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HQ 554629

March 13, 1990

CLA-2 CO:R:C:V 554629 DSN


Mark S. Zolno, Esquire
Katten Muchin & Zavis
525 West Monroe Street
Suite 1600
Chicago, Illinois 60606-3693

RE: CBERA treatment of plasmacell-C devices

Dear Mr. Zolno:

This is in response to your letters of June 16, 1987, October 11, 1988, December 9, 1988, and March 23, 1989, on behalf of Baxter Healthcare Corporation, requesting a ruling that plasmacell-C devices produced in the Dominican Republic are entitled to duty-free treatment under the Caribbean Basin Economic Recovery Act (CBERA) (19 U.S.C. 2701-2706). We regret the delay in responding.


According to your submissions, the plasmacell-C devices will be produced in the Dominican Republic from components of Puerto Rican origin and a small number of U.S. components. You state that thirty separate components are used in the manufacture of the devices. A summary of the operations performed on the plasmacell-C devices is as follows:

1. an inspection of the components received from Puerto Rico (and, presumably, the U.S.) is made to ensure their quality and lack of contamination;

2. the harness subassembly and the plasmacell separator device are manually solvent sealed;

3. the red cell reservoir and the plasma line is solvent sealed to the above assembly;

4. the unit is placed in an overwrap and sealed using a band sealer; and

5. final packaging and quality control checking is done and the product is shipped to Puerto Rico for sterilization and distribution.

You state that the plasmacell-C devices undergo extensive testing at different stages of production. Samples of plastic tubing components are first tested by measuring the inside and outside diameter and the wall thickness of the tubing in four places. In addition, the tubing is tested to ensure tensile properties and optical clarity. The samples must meet all of your client's specifications, otherwise the entire batch of tubing is discarded.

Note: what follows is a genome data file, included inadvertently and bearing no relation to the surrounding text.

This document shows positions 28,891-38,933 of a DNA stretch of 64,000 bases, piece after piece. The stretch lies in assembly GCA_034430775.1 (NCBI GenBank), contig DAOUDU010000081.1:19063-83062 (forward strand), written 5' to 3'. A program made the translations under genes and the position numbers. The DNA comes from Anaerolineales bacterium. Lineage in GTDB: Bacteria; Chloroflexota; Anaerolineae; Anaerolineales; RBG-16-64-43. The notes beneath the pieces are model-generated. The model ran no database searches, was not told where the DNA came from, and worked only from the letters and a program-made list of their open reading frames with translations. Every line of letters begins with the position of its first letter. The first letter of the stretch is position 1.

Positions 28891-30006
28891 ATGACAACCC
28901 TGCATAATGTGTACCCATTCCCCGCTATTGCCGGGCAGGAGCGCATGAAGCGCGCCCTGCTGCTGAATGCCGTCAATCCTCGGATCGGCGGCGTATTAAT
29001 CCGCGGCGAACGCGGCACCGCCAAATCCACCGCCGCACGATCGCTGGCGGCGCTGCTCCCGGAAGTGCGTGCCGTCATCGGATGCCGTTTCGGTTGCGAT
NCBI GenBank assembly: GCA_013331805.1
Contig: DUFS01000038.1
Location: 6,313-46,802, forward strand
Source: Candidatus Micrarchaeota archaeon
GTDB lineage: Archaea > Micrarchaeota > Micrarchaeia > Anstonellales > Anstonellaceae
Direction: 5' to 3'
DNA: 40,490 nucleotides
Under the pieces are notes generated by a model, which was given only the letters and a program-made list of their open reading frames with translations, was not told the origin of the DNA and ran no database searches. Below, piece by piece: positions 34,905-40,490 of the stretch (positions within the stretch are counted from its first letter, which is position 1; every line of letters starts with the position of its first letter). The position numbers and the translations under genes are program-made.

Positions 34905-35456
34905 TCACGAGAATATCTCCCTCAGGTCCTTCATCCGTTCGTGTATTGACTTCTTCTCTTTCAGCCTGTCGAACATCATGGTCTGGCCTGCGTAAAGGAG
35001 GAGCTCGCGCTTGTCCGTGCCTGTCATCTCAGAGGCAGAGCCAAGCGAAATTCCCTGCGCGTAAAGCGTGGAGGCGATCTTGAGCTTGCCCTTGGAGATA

The harness is tested three times before final testing. The tubing is tested where it is bonded to the connector. The length and evenness of the cuts are also measured. The second test performed on the harness is for leaks. Third, each bonded point is subjected to a pull test. The harness must pass all three tests.

You state that the final testing of the placemell-C devices is quite time consuming. Thirty-two samples are pulled from the production line four times per shift. These samples are leak- tested, and, in addition, lot numbers and expiration dates are inspected for correctness and legibility.

After the above procedures, the devices are ready for shipment to Puerto Rico where they are sterilized and undergo microbiological testing before they are marketed.


Whether the plasmacell-C devices will be entitled to duty- free treatment under the CBERA.


Under the CBERA, eligible articles the growth, product or manufacture of designated beneficiary countries (BC's) may receive duty-free treatment if such articles are imported directly to the U.S. from a BC, and if the sum of (1) the cost or value of the material produced in a BC or BC's, plus (2) the direct cost of processing operations performed in a BC or BC's, is not less than 35% of the appraised value of the article at the time it is entered into the U.S. See 19 U.S.C. 2703(a). Section 10.195(b), Customs Regulations (19 CFR 10.195(b)), provides that for purposes of calculating the 35% value-content requirement, Puerto Rico is considered to be a BC. Therefore, the cost or value of those components used in the assembly of the plasmacell-C devices which originate in Puerto Rico may be included in the 35% calculation. Moreover, the cost or value of materials produced in the customs territory of the U.S. (other than Puerto Rico) may be applied toward the 35% value-content minimum in an amount not to exceed 15% of the imported articles' appraised value.

The Dominican Republic is a BC. Plasamacell-C devices are classified under subheading 9018.90.8000, HTSUSA, which provides for instruments and appliances used in medical, surgical, dental or veterinary sciences, other instruments and appliances and parts and accessories thereof, other, other, which is a CBERA eligible provision. Accordingly, if the devices are a product of the Dominican Republic and the 35% value-content minimum is met, the plasmacell-C devices will be entitled to duty-free treatment under the CBERA.

According to the information supplied in your submissions, it appears that the sum of the cost or value of the materials produced in the BC's, plus the direct cost of processing operations performed in the BC's will exceed 35% of the appraised value of the devices at the time they are entered. Therefore, the only remaining question is whether these devices are considered to be a "product of" the Dominican Republic.